Our hotel was one of three in the building we were staying, something that we sure don't see in the states. After retracing our steps of two days ago, well just a few of them, and with the ladies leading, we descended the 20 or so steps down into the train station for the hour or so long trip north.
Once in Girona we disovered a curious fact. The old town has steps, hundreds and hundreds of steps, all of which only go up, or at least it seemed that way.
Girona was also the location of the "The Banks of Discord", or it probably seemed that way to John and Judy as they tried to obtain money from an ATM. Lets just say that there are many types of machines that hang on the walls of buildings in Girona, including some that are actually ATM machines. The problem was they were all in Spanish until you stuck your card in, when the menu of languages would pop-up on the screen. Without going into the details, it appeared that one time we were trying to get a phone card refilled. But then just think of never having experienced something like this, what fun would that be.
We were staying in a two bedroom furnished apartment in an 800 year old building.
The living area was quite spacious, and for two couples traveling together it was inexpensive, the cost of the apartment being only Euro 240 with tax for the two nights, or Euro 60 per couple per night.
There was one slight drawback, but only if you looked at it the wrong way. There were 11 flights of steps to climb whenever you came in or left, but what do you expect with a building that is eight centuries old, besides there were not that many steps on each flight as you can see.
We spent the afternoon exploring this wonderful old city, and walking along the top of the wall that served to protect Girona's inhabitants down through the centuries. I found these arrow slits which opened in different directions to be particularly fascinating, wondering what tales this section of the wall could tell if it could only talk.
While I was thinking of battles, Linda was thinking about how the defenders did other things, such as how they might have relieved themselves in the midst of the battle without getting an arrow shot into their you know what..
The wall followed the hills of the town, resulting in significant amounts of climb and descent to walk its entire length. It also allowed for unique perspectives.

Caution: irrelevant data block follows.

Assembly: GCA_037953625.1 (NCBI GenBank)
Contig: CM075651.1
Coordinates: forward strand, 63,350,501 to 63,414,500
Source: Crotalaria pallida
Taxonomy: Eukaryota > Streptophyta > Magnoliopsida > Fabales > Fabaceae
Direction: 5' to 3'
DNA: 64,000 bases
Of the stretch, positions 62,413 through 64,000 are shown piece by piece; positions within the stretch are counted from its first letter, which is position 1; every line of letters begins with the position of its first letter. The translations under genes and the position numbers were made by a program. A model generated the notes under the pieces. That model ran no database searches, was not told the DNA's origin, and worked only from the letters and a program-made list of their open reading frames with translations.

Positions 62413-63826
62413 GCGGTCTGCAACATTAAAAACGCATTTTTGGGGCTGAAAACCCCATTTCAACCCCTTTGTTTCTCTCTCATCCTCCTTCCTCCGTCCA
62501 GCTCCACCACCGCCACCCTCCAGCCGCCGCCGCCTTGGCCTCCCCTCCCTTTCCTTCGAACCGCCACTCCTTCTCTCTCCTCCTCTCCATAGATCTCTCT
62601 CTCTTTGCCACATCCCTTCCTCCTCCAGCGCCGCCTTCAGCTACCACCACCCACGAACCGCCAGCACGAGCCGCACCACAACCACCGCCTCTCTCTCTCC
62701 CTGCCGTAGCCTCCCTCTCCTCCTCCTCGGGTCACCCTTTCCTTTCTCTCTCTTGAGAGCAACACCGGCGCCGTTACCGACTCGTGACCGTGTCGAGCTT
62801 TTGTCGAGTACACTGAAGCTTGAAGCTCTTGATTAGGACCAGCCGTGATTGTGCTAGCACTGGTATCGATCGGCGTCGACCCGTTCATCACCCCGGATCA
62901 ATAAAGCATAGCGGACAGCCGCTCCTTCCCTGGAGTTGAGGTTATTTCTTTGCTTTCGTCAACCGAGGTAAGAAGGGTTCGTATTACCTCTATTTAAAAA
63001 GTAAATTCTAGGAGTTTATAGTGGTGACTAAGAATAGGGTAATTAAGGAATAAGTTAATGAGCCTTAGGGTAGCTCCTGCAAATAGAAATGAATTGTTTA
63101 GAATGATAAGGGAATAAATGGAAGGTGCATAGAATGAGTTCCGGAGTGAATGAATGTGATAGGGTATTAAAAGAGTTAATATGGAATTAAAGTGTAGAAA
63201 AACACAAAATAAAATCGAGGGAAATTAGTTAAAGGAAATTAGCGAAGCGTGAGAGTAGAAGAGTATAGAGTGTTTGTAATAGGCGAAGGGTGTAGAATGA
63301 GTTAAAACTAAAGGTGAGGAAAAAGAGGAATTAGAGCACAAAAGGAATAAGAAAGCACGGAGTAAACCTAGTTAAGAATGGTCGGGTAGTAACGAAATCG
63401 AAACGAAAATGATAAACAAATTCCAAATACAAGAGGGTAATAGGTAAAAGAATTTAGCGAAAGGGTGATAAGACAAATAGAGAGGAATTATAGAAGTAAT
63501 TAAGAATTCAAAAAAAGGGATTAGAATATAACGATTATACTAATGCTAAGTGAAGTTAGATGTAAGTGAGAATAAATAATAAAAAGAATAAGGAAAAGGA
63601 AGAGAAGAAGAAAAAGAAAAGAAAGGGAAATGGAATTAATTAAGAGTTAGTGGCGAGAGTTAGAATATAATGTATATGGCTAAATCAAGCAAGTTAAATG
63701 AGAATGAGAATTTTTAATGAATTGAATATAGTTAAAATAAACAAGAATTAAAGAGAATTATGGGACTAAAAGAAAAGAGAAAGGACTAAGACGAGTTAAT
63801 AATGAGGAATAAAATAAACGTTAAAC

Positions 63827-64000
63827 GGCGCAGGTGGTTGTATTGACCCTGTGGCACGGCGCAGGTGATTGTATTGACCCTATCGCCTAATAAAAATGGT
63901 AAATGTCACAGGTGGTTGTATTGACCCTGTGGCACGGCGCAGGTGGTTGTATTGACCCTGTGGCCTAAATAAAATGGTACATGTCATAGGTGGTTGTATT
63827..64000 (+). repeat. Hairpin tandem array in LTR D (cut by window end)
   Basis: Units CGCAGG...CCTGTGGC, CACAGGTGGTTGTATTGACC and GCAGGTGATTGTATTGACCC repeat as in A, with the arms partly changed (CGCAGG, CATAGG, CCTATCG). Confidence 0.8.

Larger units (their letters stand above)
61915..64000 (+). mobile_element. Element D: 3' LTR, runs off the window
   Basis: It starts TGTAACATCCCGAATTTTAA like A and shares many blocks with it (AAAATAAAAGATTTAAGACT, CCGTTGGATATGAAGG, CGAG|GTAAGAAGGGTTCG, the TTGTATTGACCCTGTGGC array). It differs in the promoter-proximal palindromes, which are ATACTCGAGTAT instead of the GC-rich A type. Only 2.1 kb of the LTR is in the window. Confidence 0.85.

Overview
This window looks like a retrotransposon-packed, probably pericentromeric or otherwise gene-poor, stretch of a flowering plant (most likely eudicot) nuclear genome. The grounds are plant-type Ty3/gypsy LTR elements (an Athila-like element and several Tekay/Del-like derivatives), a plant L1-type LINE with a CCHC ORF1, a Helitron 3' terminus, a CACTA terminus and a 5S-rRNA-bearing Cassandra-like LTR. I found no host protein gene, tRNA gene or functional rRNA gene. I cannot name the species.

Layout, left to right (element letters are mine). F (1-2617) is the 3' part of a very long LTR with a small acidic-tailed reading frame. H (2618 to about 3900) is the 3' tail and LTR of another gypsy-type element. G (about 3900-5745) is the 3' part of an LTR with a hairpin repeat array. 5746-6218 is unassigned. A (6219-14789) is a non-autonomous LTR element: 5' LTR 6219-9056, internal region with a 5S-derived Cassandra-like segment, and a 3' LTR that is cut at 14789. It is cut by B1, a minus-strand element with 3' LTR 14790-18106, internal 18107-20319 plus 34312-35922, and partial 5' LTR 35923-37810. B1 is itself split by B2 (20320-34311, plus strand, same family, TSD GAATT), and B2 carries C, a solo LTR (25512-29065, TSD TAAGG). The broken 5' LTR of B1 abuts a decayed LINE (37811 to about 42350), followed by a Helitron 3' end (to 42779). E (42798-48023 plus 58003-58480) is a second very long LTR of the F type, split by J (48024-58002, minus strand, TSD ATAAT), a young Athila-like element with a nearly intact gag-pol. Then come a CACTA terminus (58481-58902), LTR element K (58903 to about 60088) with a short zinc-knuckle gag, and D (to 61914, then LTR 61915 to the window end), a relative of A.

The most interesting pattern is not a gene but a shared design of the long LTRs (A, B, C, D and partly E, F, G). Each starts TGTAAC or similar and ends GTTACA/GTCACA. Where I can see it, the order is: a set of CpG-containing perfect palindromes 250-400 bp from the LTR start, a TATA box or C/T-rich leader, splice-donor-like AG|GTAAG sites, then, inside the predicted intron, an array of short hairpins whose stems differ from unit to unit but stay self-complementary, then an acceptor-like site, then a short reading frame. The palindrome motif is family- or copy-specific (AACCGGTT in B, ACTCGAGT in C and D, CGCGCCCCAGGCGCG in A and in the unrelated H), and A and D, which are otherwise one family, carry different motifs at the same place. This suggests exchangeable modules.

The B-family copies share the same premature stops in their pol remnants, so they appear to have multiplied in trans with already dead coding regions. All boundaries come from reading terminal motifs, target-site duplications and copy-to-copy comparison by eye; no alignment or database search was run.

After stopping for some fabulous ice cream, we went shopping, first stopping in one of those small, hole in the wall, type grocery stores that are so common in Europe. The proprietor was an older woman who spoke no English, but still we ended up with fresh bread, several types of unknown dried meats and also a big chunk of cheese.
That still left one item we needed for our dinner, and a stop at the local wine store took care of that need.
Those are plastic water bottles filled with wine, which came from the barrels in the wine shop.
We had one more unique experience that happened to us before the day was over, which was watch some of the men of the town practice for the Good Friday service that would held beside the Cathedral. Since Girona had been a Roman town, they would be reenacting the role of the Roman soldiers.
Since it was practice, they were not dressed in the full regalia of the Roman soldier, instead only carrying their spears. We watched them march for over a half hour, it brought to life the fear they must have struck into the hearts of their enemies as they marched with such percision to the pounding of the their drummers and the slamming of the wooden spear shafts onto the stone walkways. For a history lover such as I, it was a dream come true. It was Sara N. Dippity was once again doing her job.
April 7 Tuesday
Another day in Girona with a plan to visit the local museum but most importantly, to sample the fine foods Girona has available to the traveler. Of course while others slept, the coach sanitary engineer was already wide awake, doing her thing. The requirements might be different,but the job is the same, as you can see from the fine job she is doing of washing our clothes in the kitchen sink.
Breakfast was eaten on the Ramblas, and the chocolate croissants were gigantic. We finally decided they were regular croissants which had cut in half and then great globs of Nutella were spread on the halves. Combine this with cafe con leche and it is just about as good as breakfast could ever get..
Later as we walked around town something unusual caught my eye. When it comes to computers, I'm a Linux guy, but Linux is something that definitely takes second place to Windows in the US. Not so in Europe, as this window display so graphically shows. Maybe there is something to the stories about how much of the rest of the world not liking the monopolistic ways of the American, Microsoft. Equal shelf space does not mean equal usage, but it does show that Microsoft may not be all they think they are.